Derek Almer Counterterrorism Series
Derek Almer faces challenges common to second decade of the 21st Century. He hunts terrorists; puts drug dealers out of business; and holds corrupt officials in the U.S. government and industry accountable.
Derek Almer is the main character in an action-packed series of four espionage/counterterrorism thrillers with plots based on realistic, real-world scenarios. There are seven reasons why this series should interest those who read this genre.
Reason one is that the hero is a helicopter pilot, not a fighter pilot. In other novels of this genre, the main character is often fighter pilot in action at high speeds and high altitudes. Unless he is in a dogfight, the fighter pilot rarely sees his enemy. Scenes in the Derek Almer books put readers in the cockpit of a helicopter where one can see the face of men who are shooting at you and the muzzle flashes of their guns!
Number two is that the use of equipment is realistic and accurate. In the scenes in which airplanes and helicopters are “flown,” they are operated within their limits and the characters often have to deal with less than perfect equipment.
The third reason is that the characters are different and interesting. For example, in FAILURE TO FIRE, Fatimah Serraf comes from a traditional Saudi family and refuses to be married in an arranged wedding that benefits her family. Fatimah has a dark side in the bedroom and her success making money for high net-worth individuals leads her to becoming the de-facto investment banker for al Qaeda.
After leaving the Navy, Derek Almer stays in the Naval Reserve and is employed as a contract pilot with the CIA. From operations in the CIA, he developed ties to the Mossad and operates in the Arab world.
Reason four that readers will like the Derek Almer series is that the plot for each book is placed in the proper historical context. The series begins in 2015 so the background is recent history and enables the reader to identify with events he or she witnessed.
By telling the story from both sides, readers meet the protagonists and antagonists along with the supporting cast and learn what drives them. This is reason five.
Reason number six is the titles should draw the reader to read the blurb on the back and even buy the book. For example, the word “Pawnee” in the Flight of the Pawnee’s title is not a reference to the Indian tribe, but to an agricultural airplane built by Piper Aircraft that names the models of its airplanes after Indian tribes. The plane has a major role in the plot.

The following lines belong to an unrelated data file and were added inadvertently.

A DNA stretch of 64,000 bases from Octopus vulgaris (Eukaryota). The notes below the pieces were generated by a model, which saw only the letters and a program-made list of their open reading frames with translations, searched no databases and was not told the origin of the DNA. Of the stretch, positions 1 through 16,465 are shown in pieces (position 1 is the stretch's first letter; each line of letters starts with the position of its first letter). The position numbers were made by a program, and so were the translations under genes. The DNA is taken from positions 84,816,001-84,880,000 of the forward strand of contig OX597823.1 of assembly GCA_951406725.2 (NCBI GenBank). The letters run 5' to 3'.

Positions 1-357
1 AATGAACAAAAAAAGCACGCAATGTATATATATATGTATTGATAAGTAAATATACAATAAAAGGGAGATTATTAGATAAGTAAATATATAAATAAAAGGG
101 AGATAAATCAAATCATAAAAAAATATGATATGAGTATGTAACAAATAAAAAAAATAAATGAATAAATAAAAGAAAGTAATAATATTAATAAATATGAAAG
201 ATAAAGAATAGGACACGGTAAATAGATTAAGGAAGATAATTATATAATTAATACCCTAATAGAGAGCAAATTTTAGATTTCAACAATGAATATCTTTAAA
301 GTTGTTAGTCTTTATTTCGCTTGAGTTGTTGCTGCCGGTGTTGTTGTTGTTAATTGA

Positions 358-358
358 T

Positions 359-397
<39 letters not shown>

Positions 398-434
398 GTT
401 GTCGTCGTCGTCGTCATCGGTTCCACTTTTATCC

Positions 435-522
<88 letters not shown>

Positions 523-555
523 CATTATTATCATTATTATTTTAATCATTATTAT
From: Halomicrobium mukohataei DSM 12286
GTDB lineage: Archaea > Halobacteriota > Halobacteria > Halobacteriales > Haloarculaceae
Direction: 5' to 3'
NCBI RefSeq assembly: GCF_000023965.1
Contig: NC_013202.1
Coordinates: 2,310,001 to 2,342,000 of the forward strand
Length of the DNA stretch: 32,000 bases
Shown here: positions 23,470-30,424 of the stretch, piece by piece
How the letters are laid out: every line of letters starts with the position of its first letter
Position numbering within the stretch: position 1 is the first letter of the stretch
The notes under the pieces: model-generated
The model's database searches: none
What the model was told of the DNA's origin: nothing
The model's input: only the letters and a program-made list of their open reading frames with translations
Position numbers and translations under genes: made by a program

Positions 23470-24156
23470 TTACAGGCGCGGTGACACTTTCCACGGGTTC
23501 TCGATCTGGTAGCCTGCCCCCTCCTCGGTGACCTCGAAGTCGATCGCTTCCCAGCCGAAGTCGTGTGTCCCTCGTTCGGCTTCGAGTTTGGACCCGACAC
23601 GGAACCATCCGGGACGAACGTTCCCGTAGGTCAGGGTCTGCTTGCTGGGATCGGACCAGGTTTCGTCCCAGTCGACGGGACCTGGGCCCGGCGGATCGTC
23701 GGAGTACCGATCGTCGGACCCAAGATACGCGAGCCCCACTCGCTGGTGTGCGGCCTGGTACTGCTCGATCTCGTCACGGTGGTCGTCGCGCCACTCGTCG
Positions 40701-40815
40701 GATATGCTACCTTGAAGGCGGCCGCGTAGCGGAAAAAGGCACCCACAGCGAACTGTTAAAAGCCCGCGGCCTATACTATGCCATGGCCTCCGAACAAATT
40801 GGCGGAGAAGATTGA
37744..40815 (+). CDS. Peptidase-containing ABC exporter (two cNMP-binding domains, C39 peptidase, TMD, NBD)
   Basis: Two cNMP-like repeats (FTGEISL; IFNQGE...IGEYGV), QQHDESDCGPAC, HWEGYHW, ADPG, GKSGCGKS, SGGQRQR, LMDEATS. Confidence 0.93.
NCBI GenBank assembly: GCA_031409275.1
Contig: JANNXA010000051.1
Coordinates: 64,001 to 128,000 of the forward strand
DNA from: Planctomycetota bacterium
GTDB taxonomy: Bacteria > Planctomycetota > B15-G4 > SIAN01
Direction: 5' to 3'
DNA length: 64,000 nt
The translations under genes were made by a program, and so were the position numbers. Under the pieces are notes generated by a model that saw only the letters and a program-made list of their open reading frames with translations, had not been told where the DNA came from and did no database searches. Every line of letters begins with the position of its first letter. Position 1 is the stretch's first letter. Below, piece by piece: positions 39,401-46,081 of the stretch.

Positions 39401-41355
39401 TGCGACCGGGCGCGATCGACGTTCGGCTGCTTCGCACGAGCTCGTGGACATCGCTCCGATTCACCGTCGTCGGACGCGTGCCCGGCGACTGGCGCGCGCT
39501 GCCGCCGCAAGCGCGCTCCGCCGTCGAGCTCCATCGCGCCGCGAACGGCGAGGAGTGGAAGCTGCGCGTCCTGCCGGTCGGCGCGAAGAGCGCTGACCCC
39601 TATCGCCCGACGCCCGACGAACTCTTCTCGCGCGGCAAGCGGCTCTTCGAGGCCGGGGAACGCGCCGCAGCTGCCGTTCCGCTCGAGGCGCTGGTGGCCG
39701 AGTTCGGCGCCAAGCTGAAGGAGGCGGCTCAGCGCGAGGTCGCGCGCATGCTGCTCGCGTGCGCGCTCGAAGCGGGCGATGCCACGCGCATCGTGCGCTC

Number seven is that within a month after being released, Flight of the Pawnee was an Amazon #1 Best Seller.
Even though it is a series, each book is a discrete, stand-alone novel and the books don’t have to be read in sequence. Flight of the Pawnee and Failure to Fire are already out. Here is a description of the third book of the three, Insidious Dragon.
INSIDIOUS DRAGON - Senior Colonel Fang Sun of the People's Liberation Army (PLA) of the People's Republic of China (PRC) gets permission to develop a plan to use a bio weapon to test the U.S. reaction to such an attack. After attending the PLA's school on chemical and biological weapons, he learns that in the southern Chinese provinces of Guangzhou and Guangxi, diseases that have been wiped in much of the world, are still present and some of the strains are resistant to current vaccines. With the help of one of the instructors, compiles a list of diseases that might be used as a weapon. Sun wants one that creates fear and has long term disabling effects on the victim, assuming he/she survives. While he is developing his he is introduced to Jun Lin who recently received her doctorate in virology from the University of California, San Diego. Jun's PhD thesis suggests that she has the knowledge and expertise to help him create the weapon he needs.
After the Korean War ended, his father left the Active duty Air Force and joined the Vermont Air National Guard as a full time Guardsman. Derek was born in Burlington, VT and was a collegiate ski racer at Norwich University in Northfield, VT. He was good enough to be considered for the U.S. Olympic team, but a broken leg in his senior year of college ended his dreams for winning an Olympic medal. The break almost ended his chances of qualifying for Navy flight training.
While at Norwich, he heard retired Rear Admiral Josh Haman speak several times and decided that he wanted to fly special operations and combat search and rescue missions. To do so, he volunteered to fly helicopters.
Derek married right after he earned his wings, but the marriage to Adrian ended in three years. The experience made him gunshy about engaging in a deep relationship with a woman. On his third tour in Afghanistan and near the end of his service obligation, a senior Army officer didn’t want Derek to pick up a SEAL team because of the weather. Because the team was being chased by the Taliban, Derek ignored the Army colonel’s wishes took off from Bagram Air Force Base. Had he not gone when he did, the SEAL team would have been overrun by the Taliban and either killed or captured. Despite the success, the Army colonel tried to screw Derek to cover his ass.
Right after the rescue, a CIA officer asks Derek if he wants to be a contract pilot for the agency. The CIA officer had seen Derek in action and believes he could be an asset to the CIA. The agreement that he signed allows him to stay in the Naval Reserve. After his release from active duty, Derek buys a small ranch in a town called Ivanhoe which is 120 north, north east of Dallas.
Derek is 5’ 11”, 170 and looks like an athlete. He has close cropped blonde air. Like his “idol” Josh Haman, Derek is a maverick and an innovative thinker who hates those with political agendas. With him, one’s position is binary, either one is part of the solution or part of the problem.